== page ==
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The Royal Burgh of Falkland, the Falkland Islands, in the South Atlantic Ocean is named after it, is a small conservation village nestling off the beaten track, tight beneath the Lomond Hills. It's an unspoilt conservation village, but hidden behind its medieval mask of buildings is a thriving and vibrant functioning community that is a real pleasure to visit especially during the summer months.
The famous palace, built by King James IV as a hunting lodge five hundred years ago, shows the strong influence of the French court in its architectural style. All over Scotland, there are many examples of France's great cultural influence but architecturally Falkland Palace is, I think an early and unspoilt example. The Scottish kings, as far back as James I, had long visited these lands, with their vast forests now long gone, to hunt deer. The local lord, the Bruce, had annually been inviting the king to join his hunting party long before the palace was built. Now, it dominates the village and is perhaps the main destination for most of the overseas visitors to the village today.
One of the features of old buildings throughout Fife, the country surrounding Falkland, particularly among the many pretty fishing villages along Fife's coast, are the pantile rooves of the little cottages. They are so numerous, it would be easy to assume they are locally produced. This is, however, far from the truth as they do in fact illustrate the importance of continental trade along this coast. So rich were the catches of fishhere that the fleet would sail off to the more populated German, Dutch, Flemish & French coastal towns to sell their catches. In return, as a form of ballast, the fishermen would load up their holds with cheap Dutch pantiles. In truth, these pretty rooves tell of the very close trading relationship Scotland had to the continent. Perhaps, one might say, Scotland was in those days much more "European" than its cultural giant south of the border.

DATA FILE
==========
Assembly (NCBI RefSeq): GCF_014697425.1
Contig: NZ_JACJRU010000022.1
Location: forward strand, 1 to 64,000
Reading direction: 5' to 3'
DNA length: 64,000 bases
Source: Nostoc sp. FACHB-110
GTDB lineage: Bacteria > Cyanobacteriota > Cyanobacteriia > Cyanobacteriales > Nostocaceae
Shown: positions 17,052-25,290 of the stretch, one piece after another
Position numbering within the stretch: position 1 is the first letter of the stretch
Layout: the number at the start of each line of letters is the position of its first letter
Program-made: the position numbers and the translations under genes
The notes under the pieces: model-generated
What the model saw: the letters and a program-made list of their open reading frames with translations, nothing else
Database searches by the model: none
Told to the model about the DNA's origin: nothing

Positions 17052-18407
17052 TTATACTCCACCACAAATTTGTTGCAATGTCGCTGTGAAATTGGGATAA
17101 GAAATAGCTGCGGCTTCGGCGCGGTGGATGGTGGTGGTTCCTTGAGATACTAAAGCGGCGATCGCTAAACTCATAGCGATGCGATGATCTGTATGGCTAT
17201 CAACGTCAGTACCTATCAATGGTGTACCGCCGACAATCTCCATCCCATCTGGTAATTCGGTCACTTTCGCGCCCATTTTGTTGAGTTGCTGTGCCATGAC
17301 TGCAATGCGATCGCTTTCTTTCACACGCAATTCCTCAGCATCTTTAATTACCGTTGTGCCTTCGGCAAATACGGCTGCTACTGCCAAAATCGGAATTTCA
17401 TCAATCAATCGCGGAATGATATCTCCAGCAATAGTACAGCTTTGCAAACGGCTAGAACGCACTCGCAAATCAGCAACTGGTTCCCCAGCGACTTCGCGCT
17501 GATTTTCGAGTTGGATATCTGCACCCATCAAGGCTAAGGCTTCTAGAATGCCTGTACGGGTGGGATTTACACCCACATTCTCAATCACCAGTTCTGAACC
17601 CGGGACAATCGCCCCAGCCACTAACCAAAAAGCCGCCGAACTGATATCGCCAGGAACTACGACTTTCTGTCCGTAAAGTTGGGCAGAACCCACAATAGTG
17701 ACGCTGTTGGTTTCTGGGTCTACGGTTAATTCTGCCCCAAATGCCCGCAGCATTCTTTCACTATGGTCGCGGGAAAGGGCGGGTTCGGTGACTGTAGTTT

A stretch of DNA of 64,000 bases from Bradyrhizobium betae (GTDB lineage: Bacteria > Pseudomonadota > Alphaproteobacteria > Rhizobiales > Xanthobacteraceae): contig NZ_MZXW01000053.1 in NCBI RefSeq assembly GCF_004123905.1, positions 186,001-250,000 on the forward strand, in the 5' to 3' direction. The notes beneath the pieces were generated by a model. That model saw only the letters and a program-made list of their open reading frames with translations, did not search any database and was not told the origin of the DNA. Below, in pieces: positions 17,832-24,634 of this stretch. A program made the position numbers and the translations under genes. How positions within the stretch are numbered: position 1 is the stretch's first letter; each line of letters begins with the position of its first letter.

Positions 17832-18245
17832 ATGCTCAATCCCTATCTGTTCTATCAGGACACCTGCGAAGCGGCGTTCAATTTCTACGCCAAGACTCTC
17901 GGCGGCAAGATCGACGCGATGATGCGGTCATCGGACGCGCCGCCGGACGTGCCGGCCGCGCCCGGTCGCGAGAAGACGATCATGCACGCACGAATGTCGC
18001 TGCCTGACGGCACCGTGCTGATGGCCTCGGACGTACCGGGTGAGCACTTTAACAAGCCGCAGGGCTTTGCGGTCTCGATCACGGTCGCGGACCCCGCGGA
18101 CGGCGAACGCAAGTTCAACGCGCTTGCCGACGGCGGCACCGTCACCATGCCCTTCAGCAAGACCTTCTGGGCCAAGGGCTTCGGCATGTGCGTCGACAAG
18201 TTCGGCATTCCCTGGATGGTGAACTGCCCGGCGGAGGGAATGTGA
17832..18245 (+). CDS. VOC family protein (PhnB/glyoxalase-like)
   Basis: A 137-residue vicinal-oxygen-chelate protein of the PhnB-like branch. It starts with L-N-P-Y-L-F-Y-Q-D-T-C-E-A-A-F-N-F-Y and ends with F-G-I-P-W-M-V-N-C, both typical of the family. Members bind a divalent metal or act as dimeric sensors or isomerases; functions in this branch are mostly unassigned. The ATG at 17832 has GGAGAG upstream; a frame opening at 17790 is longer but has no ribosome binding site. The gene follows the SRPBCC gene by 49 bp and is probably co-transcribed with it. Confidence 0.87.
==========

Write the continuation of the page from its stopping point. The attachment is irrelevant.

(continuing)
Falkland today boasts potteries, artists' studios, restaurants and pubs as well as a couple of delightful tea shops where one can try a Scottish pancake-for me at least, a delicious alternative to the more famous English scones with clotted cream. The palace also has in its grounds the oldest lawn tennis court still in use anywhere in the world. Probably, the game was brought over by the French five hundred years ago. Around the town one sees any number of students whonow live there; St Andrews University is nearby and, for those with transport at least, it is an alternative place to live.
Falkland is only a forty minute drive or so from Edinburgh and a very pretty destination. In July an unusual "Big Tent" Festival is held where musicians from Africa and South America as well as from India and other countries, join local artists and craftsmen for a coming-together of environmental minds. For us, not only in the gentle moods of summer, it is a favourite place for us to visit for a quiet moment. One can wander around the tranquil lanes, share an afternoon tea together, or take a look at the palace gardens where the tennis court can be found, one can even buy plants grown there, as you will no doubt see if you visit us; not only can we take you there but our garden contains two very handsome Magnolia trees bought in the palace.